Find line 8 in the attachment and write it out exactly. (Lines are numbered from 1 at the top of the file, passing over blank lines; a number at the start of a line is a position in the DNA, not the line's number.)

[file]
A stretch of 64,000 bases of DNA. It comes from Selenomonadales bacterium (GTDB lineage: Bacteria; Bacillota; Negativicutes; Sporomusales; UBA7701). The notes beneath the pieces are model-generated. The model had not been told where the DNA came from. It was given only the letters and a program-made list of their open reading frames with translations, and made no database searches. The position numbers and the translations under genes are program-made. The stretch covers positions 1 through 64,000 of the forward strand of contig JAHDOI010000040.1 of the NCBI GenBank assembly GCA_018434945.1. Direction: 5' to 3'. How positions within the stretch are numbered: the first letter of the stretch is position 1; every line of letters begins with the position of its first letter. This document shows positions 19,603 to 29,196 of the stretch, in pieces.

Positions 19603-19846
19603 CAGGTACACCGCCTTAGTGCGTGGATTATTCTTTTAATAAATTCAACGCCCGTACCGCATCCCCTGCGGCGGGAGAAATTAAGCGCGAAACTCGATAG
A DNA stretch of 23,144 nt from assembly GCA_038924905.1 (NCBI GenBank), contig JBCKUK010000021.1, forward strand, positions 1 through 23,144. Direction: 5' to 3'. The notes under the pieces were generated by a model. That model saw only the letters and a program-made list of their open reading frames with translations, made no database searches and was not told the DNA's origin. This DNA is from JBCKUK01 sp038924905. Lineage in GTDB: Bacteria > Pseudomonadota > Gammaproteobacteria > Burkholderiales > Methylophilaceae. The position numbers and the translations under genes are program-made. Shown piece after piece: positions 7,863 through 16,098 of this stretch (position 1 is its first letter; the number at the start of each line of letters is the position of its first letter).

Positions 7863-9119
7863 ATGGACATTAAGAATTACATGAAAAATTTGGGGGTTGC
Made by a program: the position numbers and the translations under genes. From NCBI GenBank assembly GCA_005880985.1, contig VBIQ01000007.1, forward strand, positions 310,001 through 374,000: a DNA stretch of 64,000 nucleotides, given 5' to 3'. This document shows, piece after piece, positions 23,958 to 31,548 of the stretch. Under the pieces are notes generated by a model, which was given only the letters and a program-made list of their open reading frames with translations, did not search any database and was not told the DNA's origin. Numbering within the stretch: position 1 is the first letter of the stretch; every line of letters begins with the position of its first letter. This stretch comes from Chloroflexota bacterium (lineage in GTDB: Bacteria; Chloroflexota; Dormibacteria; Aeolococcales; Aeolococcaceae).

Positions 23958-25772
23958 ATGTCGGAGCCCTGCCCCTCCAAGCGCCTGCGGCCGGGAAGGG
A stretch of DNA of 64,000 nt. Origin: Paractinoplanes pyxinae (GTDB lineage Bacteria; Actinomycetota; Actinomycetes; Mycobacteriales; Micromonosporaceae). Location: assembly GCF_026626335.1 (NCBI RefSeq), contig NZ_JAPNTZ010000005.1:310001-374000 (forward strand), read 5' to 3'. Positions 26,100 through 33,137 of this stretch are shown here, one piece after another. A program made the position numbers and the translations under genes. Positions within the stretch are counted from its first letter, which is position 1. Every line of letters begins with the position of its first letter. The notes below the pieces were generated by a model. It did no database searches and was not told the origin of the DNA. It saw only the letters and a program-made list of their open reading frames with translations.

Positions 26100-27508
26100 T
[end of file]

Positions 23958-25772